While Cherry Eye is extremely uncomfortable, one bonus is that it is not at all hard to discover and diagnose. Because it is so irritating, your Frenchie will immediately begin pawing and itching at the affected area.
However, this can damage the eye’s connective tissue, and as such, you should take care to treat the condition right away. If you live in a particularly dry area, your dog will likely be more susceptible to itching, as well.
The affected area will also be visibly red and irritated, as well as swollen. Your Frenchie will likely squint and produce an excessive amount of tears or discharge.
The size of your dog’s Cherry Eye can vary. In some cases, the affected area will be extremely large, covering a big area of the dog’s cornea.
In other cases, however, the prolapsed eyelid can be very small, and it might not be visible at all times.
If you notice your dog frequently rubbing and itching the same area of its eyes, take a careful look at the affected area to determine whether or not it might be Cherry Eye.
How Worried Should You Be If you’re French Bulldog Has Cherry eye?
Although extremely uncomfortable, Cherry Eye is not a fatal condition, and you shouldn’t worry too much. However, you should never leave this condition to fester.
Firstly, it causes a great deal of discomfort and irritation to your poor dog. Secondly, if left alone, Cherry Eye can lead to eye infections, which are painful and harder to treat.
While you shouldn’t panic if you notice that your Frenchie has Cherry Eye, it is an issue that should be resolved as soon as possible.
How Do You Treat Cherry Eye In French Bulldogs?
Watching your beloved pet itching and whining in pain can be heartbreaking, especially if you have no idea how to treat the problem. Thankfully, there are a variety of possible treatments that your veterinarian can employ to get rid of Cherry Eye.
These techniques may be surgical or non-surgical, and in some cases, your vet may use a combination of both.
One non-surgical method includes a special massage technique that can gently move the protruding gland back where it belongs. This is not something you can do on your own, however, and your veterinarian will have to monitor closely to make sure it doesn’t come back.
Another non-surgical option is to use Antimicrobial Ophthalmic Gel, which, when applied topically, can greatly reduce the uncomfortable symptoms of Cherry Eye.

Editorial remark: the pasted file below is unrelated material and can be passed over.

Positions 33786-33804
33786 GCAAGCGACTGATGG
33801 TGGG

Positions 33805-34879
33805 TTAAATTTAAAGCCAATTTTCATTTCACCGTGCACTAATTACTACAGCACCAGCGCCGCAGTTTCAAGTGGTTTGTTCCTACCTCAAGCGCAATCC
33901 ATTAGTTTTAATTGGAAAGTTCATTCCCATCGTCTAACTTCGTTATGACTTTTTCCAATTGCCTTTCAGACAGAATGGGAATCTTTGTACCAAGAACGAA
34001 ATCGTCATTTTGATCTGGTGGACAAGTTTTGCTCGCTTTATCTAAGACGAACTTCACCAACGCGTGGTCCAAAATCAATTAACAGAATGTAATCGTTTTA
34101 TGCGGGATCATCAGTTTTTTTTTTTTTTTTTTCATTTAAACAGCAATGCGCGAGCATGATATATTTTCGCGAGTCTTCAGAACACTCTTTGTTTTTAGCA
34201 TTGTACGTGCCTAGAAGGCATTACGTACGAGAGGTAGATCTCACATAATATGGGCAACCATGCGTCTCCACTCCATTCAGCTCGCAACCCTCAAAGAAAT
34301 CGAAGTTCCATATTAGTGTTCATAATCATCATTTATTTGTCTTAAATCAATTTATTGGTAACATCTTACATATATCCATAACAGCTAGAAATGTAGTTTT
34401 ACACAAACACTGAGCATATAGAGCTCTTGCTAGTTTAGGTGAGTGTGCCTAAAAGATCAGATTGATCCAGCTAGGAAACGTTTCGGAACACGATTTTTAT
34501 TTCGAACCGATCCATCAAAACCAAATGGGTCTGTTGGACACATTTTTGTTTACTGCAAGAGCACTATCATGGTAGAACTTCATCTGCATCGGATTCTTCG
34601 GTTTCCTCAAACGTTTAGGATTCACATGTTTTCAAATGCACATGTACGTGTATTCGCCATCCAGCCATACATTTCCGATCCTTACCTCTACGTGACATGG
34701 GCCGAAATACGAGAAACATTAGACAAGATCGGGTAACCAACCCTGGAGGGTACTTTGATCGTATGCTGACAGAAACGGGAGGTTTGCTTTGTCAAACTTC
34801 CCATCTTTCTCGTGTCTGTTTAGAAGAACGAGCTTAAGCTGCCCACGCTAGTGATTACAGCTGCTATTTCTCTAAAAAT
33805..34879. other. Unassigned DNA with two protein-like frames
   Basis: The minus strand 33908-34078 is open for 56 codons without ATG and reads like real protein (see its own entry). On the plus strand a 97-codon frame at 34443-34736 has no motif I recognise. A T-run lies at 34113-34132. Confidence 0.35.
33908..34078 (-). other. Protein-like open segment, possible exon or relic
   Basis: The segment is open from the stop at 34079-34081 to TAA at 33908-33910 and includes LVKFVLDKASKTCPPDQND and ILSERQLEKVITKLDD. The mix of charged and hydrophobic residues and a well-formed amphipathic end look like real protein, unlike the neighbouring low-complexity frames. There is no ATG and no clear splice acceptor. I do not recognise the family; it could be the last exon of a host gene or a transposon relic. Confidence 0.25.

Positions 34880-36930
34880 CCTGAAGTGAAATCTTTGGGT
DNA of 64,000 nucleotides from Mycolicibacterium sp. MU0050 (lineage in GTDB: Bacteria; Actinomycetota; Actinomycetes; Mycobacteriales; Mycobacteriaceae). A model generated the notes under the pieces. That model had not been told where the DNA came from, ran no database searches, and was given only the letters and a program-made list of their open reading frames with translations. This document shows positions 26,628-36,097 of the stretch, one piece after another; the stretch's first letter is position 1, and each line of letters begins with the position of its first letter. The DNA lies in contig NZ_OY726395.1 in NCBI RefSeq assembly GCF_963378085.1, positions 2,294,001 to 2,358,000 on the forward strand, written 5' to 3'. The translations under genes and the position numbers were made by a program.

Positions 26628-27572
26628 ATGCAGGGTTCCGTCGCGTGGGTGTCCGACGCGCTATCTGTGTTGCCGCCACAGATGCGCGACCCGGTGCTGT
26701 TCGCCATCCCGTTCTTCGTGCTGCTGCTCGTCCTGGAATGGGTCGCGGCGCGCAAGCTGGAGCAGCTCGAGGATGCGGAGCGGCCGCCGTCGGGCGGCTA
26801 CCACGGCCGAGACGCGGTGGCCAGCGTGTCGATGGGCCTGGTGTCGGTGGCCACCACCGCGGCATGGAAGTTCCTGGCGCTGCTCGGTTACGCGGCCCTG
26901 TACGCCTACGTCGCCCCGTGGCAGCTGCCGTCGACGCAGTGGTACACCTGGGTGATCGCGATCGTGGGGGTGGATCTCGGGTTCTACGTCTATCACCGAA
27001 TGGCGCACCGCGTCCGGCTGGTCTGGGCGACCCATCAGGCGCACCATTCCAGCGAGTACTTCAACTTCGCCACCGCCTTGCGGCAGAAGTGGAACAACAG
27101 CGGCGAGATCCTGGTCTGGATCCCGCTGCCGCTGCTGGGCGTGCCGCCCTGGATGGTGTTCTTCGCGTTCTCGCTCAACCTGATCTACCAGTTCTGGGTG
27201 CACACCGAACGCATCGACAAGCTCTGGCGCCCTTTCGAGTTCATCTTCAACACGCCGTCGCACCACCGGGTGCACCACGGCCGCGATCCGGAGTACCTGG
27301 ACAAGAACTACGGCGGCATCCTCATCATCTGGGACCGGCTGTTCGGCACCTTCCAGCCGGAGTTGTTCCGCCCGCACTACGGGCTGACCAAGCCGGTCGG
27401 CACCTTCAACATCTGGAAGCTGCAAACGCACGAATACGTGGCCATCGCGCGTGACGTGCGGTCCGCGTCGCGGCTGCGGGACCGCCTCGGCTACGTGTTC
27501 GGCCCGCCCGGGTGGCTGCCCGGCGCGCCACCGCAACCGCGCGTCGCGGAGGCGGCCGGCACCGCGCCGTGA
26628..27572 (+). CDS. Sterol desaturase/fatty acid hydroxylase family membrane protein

If you are nervous about taking your dog to surgery, or if you are waiting for your surgical date, this can be a gentle way to at least alleviate some of your dog’s pain.
In some cases, your dog may undergo a surgical process known as an attachment procedure. During the surgery, the protruding eyelid will be attached to a strong piece of fleshy membrane before it is moved back into place.
Sometimes, even this surgical method may be unsuccessful, which can lead to chronic Cherry Eye. At this point, your veterinarian may discuss the option of removing your dog’s third eyelid altogether.
While it is not ideal to remove this third eyelid, it can save your dog a lot of pain and discomfort in the future.
How to Prevent Cherry Eye In French Bulldogs
While you can’t always avoid Cherry Eye, there are some steps you can take to try and lessen the chance of it occurring. If you live in a dry area, investing in a humidifier can keep your dog’s eyes moist, making them less likely to develop the condition.
Regular and gentle eye massages around the eyes can also help to prevent this issue. By using a warm cloth and eye drops specifically meant for dogs, you can create a regular massage routine that will help to keep your dog healthy.
With the proper treatment, your French Bulldog will likely be perfectly healthy once again after a few weeks. However, it is important to note that approximately 20% of French Bulldogs do experience a relapse of Cherry Eye, which may result in additional surgery.
Furthermore, if your dog’s third eyelid prolapses in one eye, the chances of a prolapse occurring in the other eye rise significantly.
Overall, Cherry Eye is a common affliction in French Bulldogs, and while we can do our best to prevent it, it can still occur. However, there’s no need to worry too much; treatments exist which can help your dog return to its happy and healthy self in a matter of weeks.
other useful sources skin care for Frenchies.
Last update on 2022-10-05 / Affiliate links / Images from Amazon Product Advertising API